To circumvent the tensions that are created by having a personal and professional online identity on social media platforms, institutions have been utilizing their preexisting standards and expectations for faculty, staff and students and expanding the scope of those expectations to the context of social media. Institutions are also informing their campus communities of the policy, the expectations and implications of social media, being purposeful and providing the ability for the policy to be effective in the constantly changing atmosphere of social media.
Social media policies vary and no one policy is the same. One final key factor for a social media policy is to allow the policy to fit a particular institution, and not to simply adopt a policy from another institution without at least making appropriate changes. There are several examples of social media policies that have led the way for higher education institutions in addressing this issue. This paper will now take several institutions from studentadvisor.com’s “Top 100 Social Media Colleges” list that was released in 2013, and review their policies and compare them to the suggested purposes for such policies and whether or not they provide a clear process to help circumvent legal issues.
To begin, Harvard University was given the number one spot on the “Top 100 Social Media Colleges” by studentadvisor.com. As a private institution of higher education, with substantial resevoirs of funds and resources, it is no surprise that this Ivy League Institution has a fine example for a social media policy.
From the first few paragraphs of the “Guidelines for Using Social Media” Harvard University makes note that their guidelines “cover the appropriate use of social media by individuals authorized to speak for Harvard, the use of social media by other employees remains subject to Harvard policies governing employee conduct” (Harvard, 2012). Right from the start Harvard also informs its community of faculty, staff and students that their policy is building from their established conduct codes. They address the need for constant attention to what an individual may post, both personally and professionally. They also include information, guidelines and rules on posts that could potentially violate HIPAA, FERPA and the 1935 NLRA. In their multiple page guideline, they recognize that individuals have personal views which may or may not reflect the views of their employers, and thusly provides several suggestions on aiding the individuals in separating their personal from their professional online identities, including disclaimers and depending on the position, maintaining two profiles, one for personal expression and the other for representing the institution.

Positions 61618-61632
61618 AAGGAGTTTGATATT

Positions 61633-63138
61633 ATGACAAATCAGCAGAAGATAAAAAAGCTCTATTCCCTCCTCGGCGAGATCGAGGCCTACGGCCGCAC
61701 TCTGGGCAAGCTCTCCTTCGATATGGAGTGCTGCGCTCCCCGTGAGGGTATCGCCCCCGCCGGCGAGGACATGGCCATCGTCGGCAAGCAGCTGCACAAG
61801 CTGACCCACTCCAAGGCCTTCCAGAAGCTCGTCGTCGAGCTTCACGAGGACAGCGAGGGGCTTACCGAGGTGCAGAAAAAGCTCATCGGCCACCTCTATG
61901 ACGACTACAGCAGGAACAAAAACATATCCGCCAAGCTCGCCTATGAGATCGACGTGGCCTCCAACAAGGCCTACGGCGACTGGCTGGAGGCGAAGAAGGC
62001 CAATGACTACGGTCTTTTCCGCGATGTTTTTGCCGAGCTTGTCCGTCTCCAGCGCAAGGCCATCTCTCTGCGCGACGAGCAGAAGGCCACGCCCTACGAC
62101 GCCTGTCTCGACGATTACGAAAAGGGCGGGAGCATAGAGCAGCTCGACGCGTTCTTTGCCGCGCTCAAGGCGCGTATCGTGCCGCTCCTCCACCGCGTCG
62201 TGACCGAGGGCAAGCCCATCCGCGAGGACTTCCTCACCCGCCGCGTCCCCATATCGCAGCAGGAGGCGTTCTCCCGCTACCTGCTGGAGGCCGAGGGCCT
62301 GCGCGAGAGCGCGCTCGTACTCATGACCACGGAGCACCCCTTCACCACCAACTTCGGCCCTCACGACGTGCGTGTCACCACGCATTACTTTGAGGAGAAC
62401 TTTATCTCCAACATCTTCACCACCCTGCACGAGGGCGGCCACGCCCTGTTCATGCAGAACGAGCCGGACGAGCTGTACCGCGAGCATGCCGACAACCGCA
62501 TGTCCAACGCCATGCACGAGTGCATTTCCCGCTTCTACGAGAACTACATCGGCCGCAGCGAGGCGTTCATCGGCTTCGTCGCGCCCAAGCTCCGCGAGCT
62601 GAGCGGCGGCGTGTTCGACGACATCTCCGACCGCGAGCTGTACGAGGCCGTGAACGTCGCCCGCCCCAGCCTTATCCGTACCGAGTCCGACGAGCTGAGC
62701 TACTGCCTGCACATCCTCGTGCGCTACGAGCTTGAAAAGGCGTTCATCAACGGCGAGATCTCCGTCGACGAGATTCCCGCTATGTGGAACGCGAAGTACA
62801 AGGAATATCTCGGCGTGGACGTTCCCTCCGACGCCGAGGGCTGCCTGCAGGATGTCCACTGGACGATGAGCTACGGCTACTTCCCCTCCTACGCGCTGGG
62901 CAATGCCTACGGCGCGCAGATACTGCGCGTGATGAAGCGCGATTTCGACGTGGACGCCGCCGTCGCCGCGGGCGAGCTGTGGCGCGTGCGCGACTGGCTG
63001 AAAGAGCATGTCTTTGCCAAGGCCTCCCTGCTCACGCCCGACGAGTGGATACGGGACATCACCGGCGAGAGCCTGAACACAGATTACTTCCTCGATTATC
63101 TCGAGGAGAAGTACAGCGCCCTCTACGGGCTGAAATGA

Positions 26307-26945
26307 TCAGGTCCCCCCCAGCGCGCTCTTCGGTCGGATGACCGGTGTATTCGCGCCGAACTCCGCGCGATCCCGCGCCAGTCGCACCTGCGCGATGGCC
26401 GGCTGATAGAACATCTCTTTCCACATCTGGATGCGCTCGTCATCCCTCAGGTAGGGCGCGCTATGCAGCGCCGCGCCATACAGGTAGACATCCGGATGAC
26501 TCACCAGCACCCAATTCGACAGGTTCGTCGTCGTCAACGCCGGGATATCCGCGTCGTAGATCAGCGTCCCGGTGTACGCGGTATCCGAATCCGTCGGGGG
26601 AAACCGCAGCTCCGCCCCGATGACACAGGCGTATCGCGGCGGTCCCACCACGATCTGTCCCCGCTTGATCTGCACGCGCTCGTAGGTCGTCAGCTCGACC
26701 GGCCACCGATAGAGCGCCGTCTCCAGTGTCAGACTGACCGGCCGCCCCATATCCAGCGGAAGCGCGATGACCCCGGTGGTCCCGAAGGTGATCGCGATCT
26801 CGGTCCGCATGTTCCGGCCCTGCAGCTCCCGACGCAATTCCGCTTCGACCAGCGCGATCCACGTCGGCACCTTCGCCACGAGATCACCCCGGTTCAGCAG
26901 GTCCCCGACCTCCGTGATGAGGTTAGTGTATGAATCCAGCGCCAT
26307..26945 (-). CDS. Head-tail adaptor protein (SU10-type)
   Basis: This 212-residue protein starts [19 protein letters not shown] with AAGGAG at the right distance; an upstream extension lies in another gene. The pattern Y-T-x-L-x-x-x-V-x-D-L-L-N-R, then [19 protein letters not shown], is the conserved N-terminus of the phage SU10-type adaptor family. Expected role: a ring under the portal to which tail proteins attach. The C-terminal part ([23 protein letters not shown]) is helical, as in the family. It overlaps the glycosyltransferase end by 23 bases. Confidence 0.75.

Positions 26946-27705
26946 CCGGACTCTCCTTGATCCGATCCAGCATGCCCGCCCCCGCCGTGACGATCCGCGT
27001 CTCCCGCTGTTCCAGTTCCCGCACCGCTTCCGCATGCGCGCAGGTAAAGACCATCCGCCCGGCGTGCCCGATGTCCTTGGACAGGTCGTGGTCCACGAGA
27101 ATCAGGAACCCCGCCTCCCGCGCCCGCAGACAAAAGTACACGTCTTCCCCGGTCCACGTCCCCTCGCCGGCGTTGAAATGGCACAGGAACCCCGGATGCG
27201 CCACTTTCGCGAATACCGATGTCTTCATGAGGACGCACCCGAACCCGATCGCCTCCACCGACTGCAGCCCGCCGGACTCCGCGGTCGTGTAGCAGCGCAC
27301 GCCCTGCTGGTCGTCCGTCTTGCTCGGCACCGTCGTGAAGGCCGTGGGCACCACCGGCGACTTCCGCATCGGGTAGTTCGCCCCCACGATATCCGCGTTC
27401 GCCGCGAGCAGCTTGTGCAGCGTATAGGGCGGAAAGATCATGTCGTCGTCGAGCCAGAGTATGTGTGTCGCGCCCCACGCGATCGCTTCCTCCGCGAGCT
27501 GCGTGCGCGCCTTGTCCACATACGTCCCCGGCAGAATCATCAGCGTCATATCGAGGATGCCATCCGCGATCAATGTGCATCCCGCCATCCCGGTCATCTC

An excellent example of providing guidelines and boundaries for personal profiles is Oregon State University. While placed 85th on the “Top 100” list, Oregon State provides several excellent paragraphs on the relationship between the institution and its staff and faculty. They layout clearly their interpretation of the relationship in the first line of the Personal Accounts Section; “As employees at Oregon State University, what we do and say reflects directly back to the institution, including our activity on social media…what you say on your personal accounts and networks will reflect directly on the university and on your career” (Oregon State, 2014). It also provides several suggestions for best practices in guiding its staff and faculty in maintaining positive and purposeful personal profiles which include disclaimers, understanding accountability and representing themselves.
A final example of a solid social media policy for higher education institutions is Princeton University’s Social Media Policies. Examining the detailed best practices and step by step processes laid out by the institution in their policies, helps an individual understand why they are number six on the “Top 100” list.
Princeton University lays out not only definitions and boundaries for the use of social media on their campus, but includes procedures, processes and even the use of university logos and images, all the while basing their foundation for individual and professional use to the expectations laid out in their Rights, Rules, Responsibilities of Princeton University and the Princeton University Information Technology Policy. They also capture potential conflicts such as releasing information related to FERPA, HIPAA, NCAA and the practice of private vs public personas with social media platforms and profiles. The purpose for their policy is summarized in a single line from their policy Overview; “…these policies are intended to help University account holders minimize risk while developing an effective social media program that maximizes user engagement” (Princeton, 2011).
To close this paper, there are a couple of suggestions from social media practitioners and lawyers to help create a substantial policy.